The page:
The first would close the 6th grade school in 2018. An elementary school would close two to four years after that.

The other plan could close Eastbury and Naubuc Elementary Schools by 2020. Administrators say each closure would save the district about $1 million a year, but it would come at a cost to personnel.

"We don't need that additional principal and there are other support personnel that we won't be needing in that school," said Superintendent Alan Bookman.

Parents like Niland just want to make sure a move like this doesn't affect their kids' education.

"I'm concerned. I want to make sure the board gets it right," said Niland.

No decision was made at the BOE meeting. The board stressed that it was one of many meetings that will take place. The next one is scheduled for June 9th.

Photo Credit: Getty Images

Girl Dies Day Before Turning 5


Cynthia Jimenez was on her way to Disneyland with her family to celebrate her fifth birthday when the car she and her family were in was crushed by a delivery van in a Southern California desert city.

The family of five died on Mother's Day.

On Monday, relatives were in shock.

"We were in a little argument," Kenya Garcia said of her sister, Angelica Garcia. "But I love her to death.

Cynthia and both of her brothers, Ivan, 2 and Freddie, 9, died along with her mother and father, Angelica Garcia and Gerardo Jimenez.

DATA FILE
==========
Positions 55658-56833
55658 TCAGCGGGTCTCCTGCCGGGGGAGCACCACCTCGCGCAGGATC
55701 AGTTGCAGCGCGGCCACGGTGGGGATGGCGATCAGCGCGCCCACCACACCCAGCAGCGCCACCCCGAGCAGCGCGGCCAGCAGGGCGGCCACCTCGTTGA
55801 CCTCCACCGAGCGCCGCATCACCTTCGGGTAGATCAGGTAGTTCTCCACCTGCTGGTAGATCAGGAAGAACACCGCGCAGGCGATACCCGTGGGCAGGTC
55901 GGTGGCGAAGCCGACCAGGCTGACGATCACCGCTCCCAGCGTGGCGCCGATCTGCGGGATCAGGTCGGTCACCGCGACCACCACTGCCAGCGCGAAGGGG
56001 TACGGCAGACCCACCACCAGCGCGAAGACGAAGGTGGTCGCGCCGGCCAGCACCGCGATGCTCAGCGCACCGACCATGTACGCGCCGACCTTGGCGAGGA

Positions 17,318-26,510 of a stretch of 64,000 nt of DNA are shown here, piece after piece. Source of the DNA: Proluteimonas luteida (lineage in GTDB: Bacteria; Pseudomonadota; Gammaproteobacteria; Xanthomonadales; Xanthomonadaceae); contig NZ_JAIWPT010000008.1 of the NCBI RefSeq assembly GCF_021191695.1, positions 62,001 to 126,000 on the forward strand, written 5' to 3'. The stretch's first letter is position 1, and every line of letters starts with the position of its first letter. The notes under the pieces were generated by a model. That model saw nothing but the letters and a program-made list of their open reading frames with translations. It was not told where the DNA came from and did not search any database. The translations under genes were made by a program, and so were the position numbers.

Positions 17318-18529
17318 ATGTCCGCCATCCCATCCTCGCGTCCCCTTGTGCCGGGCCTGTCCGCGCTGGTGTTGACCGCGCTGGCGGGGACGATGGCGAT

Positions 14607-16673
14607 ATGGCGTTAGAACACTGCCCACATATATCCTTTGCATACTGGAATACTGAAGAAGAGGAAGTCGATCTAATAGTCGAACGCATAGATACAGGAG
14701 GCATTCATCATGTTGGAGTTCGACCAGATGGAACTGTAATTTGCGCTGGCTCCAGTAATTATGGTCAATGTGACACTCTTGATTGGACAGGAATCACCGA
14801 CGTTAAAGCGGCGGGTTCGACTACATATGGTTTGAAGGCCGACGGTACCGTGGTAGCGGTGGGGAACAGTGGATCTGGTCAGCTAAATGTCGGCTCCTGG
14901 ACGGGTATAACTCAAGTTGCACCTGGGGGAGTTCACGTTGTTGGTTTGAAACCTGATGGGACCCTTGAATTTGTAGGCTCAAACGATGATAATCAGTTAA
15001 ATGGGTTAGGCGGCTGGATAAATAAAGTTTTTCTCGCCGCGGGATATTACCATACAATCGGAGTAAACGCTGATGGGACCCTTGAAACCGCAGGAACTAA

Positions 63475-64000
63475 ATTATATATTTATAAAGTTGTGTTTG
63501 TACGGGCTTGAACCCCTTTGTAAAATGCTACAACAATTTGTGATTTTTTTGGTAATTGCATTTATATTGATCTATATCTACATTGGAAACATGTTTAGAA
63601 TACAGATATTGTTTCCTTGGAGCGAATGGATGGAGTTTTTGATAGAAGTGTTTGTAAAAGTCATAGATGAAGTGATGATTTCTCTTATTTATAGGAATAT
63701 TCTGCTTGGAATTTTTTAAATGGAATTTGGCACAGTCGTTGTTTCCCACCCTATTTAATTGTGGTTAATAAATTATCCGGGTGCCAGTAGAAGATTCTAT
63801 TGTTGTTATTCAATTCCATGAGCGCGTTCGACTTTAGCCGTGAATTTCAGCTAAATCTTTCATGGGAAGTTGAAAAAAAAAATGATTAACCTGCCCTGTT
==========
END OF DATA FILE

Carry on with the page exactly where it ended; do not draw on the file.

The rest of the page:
The family's car was crushed by a delivery van that was on its way to pick up flowers for Mother's Day.
The crash happened at a stop sign at Main Street and Balsam Avenue in Hesperia just before 7 a.m.

Sheriff's investigators say the driver of the van was heading east on Main when he lost control. His van rolled onto the family's car.

The children's grandfather, Quirino Garcia, drove by the wreck, but didn't know his family was involved in the crash.

"I don't feel angry," he said in Spanish. "I feel like my heart is destroyed."

Shannon Kack said he spoke to the driver just after the crash. Kack said the driver told him he had only looked away for a second.

Investigators are still looking for answers to why this happened, but residents say speed is a big problem on Main Street.

Speed is a big problem on Main Street.

"They fly by here like crazy," said Irene Salazar. "They need to slow down. They really need to think about putting a light here."